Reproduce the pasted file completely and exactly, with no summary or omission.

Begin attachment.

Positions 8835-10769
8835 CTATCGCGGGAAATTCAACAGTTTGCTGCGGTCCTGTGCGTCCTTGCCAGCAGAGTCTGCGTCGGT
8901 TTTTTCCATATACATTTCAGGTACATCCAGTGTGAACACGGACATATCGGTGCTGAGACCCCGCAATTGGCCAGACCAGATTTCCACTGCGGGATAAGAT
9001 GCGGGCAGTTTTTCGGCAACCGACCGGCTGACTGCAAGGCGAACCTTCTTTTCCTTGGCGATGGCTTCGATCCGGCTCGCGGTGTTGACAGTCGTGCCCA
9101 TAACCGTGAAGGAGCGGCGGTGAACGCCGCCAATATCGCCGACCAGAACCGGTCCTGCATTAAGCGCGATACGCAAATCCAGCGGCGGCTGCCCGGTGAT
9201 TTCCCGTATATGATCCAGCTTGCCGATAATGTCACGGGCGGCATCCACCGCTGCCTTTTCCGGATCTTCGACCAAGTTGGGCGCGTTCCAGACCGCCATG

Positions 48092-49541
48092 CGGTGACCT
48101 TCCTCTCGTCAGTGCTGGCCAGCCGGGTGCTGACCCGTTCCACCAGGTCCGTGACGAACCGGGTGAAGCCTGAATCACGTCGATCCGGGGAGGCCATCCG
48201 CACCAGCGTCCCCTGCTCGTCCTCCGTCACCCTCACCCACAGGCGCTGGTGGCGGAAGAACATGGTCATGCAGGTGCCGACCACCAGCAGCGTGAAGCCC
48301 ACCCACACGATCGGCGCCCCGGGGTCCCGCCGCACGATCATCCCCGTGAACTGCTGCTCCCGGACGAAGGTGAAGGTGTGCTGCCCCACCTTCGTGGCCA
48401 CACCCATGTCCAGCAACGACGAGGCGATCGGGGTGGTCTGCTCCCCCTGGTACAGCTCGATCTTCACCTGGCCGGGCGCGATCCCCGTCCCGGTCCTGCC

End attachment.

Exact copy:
Positions 8835-10769
8835 CTATCGCGGGAAATTCAACAGTTTGCTGCGGTCCTGTGCGTCCTTGCCAGCAGAGTCTGCGTCGGT
8901 TTTTTCCATATACATTTCAGGTACATCCAGTGTGAACACGGACATATCGGTGCTGAGACCCCGCAATTGGCCAGACCAGATTTCCACTGCGGGATAAGAT
9001 GCGGGCAGTTTTTCGGCAACCGACCGGCTGACTGCAAGGCGAACCTTCTTTTCCTTGGCGATGGCTTCGATCCGGCTCGCGGTGTTGACAGTCGTGCCCA
9101 TAACCGTGAAGGAGCGGCGGTGAACGCCGCCAATATCGCCGACCAGAACCGGTCCTGCATTAAGCGCGATACGCAAATCCAGCGGCGGCTGCCCGGTGAT
9201 TTCCCGTATATGATCCAGCTTGCCGATAATGTCACGGGCGGCATCCACCGCTGCCTTTTCCGGATCTTCGACCAAGTTGGGCGCGTTCCAGACCGCCATG

Positions 48092-49541
48092 CGGTGACCT
48101 TCCTCTCGTCAGTGCTGGCCAGCCGGGTGCTGACCCGTTCCACCAGGTCCGTGACGAACCGGGTGAAGCCTGAATCACGTCGATCCGGGGAGGCCATCCG
48201 CACCAGCGTCCCCTGCTCGTCCTCCGTCACCCTCACCCACAGGCGCTGGTGGCGGAAGAACATGGTCATGCAGGTGCCGACCACCAGCAGCGTGAAGCCC
48301 ACCCACACGATCGGCGCCCCGGGGTCCCGCCGCACGATCATCCCCGTGAACTGCTGCTCCCGGACGAAGGTGAAGGTGTGCTGCCCCACCTTCGTGGCCA
48401 CACCCATGTCCAGCAACGACGAGGCGATCGGGGTGGTCTGCTCCCCCTGGTACAGCTCGATCTTCACCTGGCCGGGCGCGATCCCCGTCCCGGTCCTGCC